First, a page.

In every statistical analysis of Tuesday’s remarkable win by President Obama lies an important fact that gets amazingly little attention. He won 73% of the Asian American vote.
While Latinos and African-Americans have been given much credit as part of the winning coalition, Asian Americans get very little. The most remarkable aspect of this oversight is that this is the fastest-growing ethnic group in the United States and Asians make up the largest proportion of new immigrants. According to a Pew Research Center study released last June, as the flow of undocumented Latinos slowed to a trickle, beginning in 2009, visas issued to well-educated Asians greatly increased due to the demand by employers for highly skilled workers. In 2010, 36% of all new immigrants were Asian, compared to 31% who were Latino.
Asian Americans now make up nearly 6% of the U.S. population. Of course, we Americans define as Asian an enormous area of the world and a vastly diverse group of people from China, The Philippines, East India, Vietnam, Korea, Japan, the South Seas, and all points in between. This diverse population is part of a sweeping transformation of America. Nowhere is this more true than in Arizona and Nevada, the sites of their greatest growth.
The trend of Asian Americans voting Democratic is a relatively new one. Twenty years ago, this group voted Republican by a margin of two to one. The change is due to interest in the issues. According to the Daily Democrat these new citizens care about education, health care, gender issues and the budget deficit, and they favored Obama’s positions on all but the deficit. Still, they don’t see slashing the budget and social programs as the total solution.
“A lot of Asian-Americans come from places with subsidized health care, where that’s an expectation, and it’s an important issue for them,” said Lisa Hasegawa, director of the National Coalition for Asian Pacific American Community Development. In addition, the fact that Obama had an immigrant parent appeals to Asian American voters. Senator-elect Mazie Hirono, a Hawaiian Democrat, thinks the affinity for Democrats is “because of the life experiences many of us have, because so many of us are close to the immigrant experience.” There’s a perception that the President cares because of this similarity in backgrounds, while Mitt Romney’s attacks on countries like China were perceived as threatening.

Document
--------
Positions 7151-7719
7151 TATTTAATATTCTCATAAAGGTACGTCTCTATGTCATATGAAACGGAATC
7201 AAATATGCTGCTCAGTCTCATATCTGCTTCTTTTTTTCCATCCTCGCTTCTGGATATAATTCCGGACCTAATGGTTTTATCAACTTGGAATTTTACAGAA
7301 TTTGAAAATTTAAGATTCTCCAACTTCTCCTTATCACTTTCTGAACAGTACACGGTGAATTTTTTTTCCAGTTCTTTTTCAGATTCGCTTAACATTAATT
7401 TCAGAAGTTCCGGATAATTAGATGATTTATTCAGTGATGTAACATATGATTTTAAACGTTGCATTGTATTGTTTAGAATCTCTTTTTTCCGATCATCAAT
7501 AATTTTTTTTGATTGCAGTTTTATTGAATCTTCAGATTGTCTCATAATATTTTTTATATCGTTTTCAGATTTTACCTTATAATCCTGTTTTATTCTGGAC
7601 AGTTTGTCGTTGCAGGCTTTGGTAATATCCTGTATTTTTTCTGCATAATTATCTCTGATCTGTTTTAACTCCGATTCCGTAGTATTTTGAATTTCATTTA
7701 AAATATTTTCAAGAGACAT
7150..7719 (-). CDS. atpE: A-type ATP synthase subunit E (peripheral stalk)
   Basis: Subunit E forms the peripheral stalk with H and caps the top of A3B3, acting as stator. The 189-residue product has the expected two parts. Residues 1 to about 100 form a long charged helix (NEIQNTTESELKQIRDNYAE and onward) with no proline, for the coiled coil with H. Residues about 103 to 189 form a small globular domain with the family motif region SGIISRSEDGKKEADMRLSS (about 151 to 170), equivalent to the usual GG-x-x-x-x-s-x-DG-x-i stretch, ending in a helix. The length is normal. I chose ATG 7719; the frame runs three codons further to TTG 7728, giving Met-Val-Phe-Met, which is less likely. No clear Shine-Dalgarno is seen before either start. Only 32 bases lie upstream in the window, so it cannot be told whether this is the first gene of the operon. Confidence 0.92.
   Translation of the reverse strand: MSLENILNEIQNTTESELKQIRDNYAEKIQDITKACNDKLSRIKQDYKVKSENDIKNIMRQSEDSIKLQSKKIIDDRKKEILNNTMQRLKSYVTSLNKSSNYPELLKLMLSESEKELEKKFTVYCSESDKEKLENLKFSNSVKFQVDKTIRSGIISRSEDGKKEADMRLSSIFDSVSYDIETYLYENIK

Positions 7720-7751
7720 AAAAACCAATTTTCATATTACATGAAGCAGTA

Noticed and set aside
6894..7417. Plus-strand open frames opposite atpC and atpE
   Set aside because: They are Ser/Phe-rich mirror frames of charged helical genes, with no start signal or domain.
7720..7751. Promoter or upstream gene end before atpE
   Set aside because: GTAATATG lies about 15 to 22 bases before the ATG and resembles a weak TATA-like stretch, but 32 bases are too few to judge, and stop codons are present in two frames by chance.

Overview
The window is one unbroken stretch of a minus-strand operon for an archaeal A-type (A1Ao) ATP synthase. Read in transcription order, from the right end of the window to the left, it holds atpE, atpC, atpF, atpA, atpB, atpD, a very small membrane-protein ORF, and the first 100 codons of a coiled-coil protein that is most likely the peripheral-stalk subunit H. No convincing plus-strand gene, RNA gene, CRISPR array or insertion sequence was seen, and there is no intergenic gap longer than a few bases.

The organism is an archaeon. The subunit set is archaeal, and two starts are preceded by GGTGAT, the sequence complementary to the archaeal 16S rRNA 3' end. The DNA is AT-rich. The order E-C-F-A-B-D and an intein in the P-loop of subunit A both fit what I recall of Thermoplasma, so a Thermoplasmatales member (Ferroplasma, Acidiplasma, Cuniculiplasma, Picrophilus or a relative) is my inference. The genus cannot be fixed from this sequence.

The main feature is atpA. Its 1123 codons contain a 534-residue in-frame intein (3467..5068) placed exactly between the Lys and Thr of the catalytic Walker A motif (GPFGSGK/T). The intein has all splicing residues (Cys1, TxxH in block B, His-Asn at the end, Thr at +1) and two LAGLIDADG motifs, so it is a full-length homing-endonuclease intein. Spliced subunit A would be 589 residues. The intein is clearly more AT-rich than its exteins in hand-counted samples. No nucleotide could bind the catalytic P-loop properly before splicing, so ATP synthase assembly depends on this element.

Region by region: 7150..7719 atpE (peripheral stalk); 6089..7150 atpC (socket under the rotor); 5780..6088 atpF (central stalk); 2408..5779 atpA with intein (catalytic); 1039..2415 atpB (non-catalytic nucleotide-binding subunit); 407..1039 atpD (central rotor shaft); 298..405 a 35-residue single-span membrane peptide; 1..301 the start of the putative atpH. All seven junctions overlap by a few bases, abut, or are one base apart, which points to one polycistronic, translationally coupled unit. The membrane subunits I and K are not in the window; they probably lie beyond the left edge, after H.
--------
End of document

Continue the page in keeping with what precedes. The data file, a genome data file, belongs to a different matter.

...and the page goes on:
It’s startling to realize what newcomers to the country Asian Americans are. Many Asians were totally prohibited from immigrating to America, or severely limited in numbers by racially motivated legislation like the Chinese Exclusion Act of 1882. The law totally stopped Chinese immigration for decades and prohibited the Chinese who were already here from becoming U.S. citizens. It wasn’t repealed until 1943, but even then Chinese immigration was limited to 105 people a year. (An excellent family narrative that elucidates the difficulties faced by Chinese immigrants is On Gold Mountain by Lisa See). It wasn’t until the Immigration Act of 1965–less than 50 years ago–that large numbers of Asians were accepted into the U.S.
The political parties have been slow to realize what a gold mine the Asian American vote is. The Los Angeles Times cited a poll of Asian Americans that showed 51% of them were never contacted to register to vote by any political entity. Of those who were, 55% had contact from Democrats and only 38% from Republicans. Nevertheless, Asian American candidates made amazing gains this year in Congress. Thirteen, and possibly fourteen, were elected or reelected last Tuesday, including Mazie Hirono as the first Asian American woman, the first Asian immigrant, and the first Buddhist to obtain a seat in the Senate. Tulsi Gabbard of Hawaii, became the first Hindu elected to the House.
As Rep. Michael M. Honda, Democrat from California, said, “We are clearly an undeniable and unshakable political power. As the fastest-growing ethnic community in the country, we are the margin of victory.” They certainly showed their power in this election, and gave us all a glimpse of the changing face of the nation.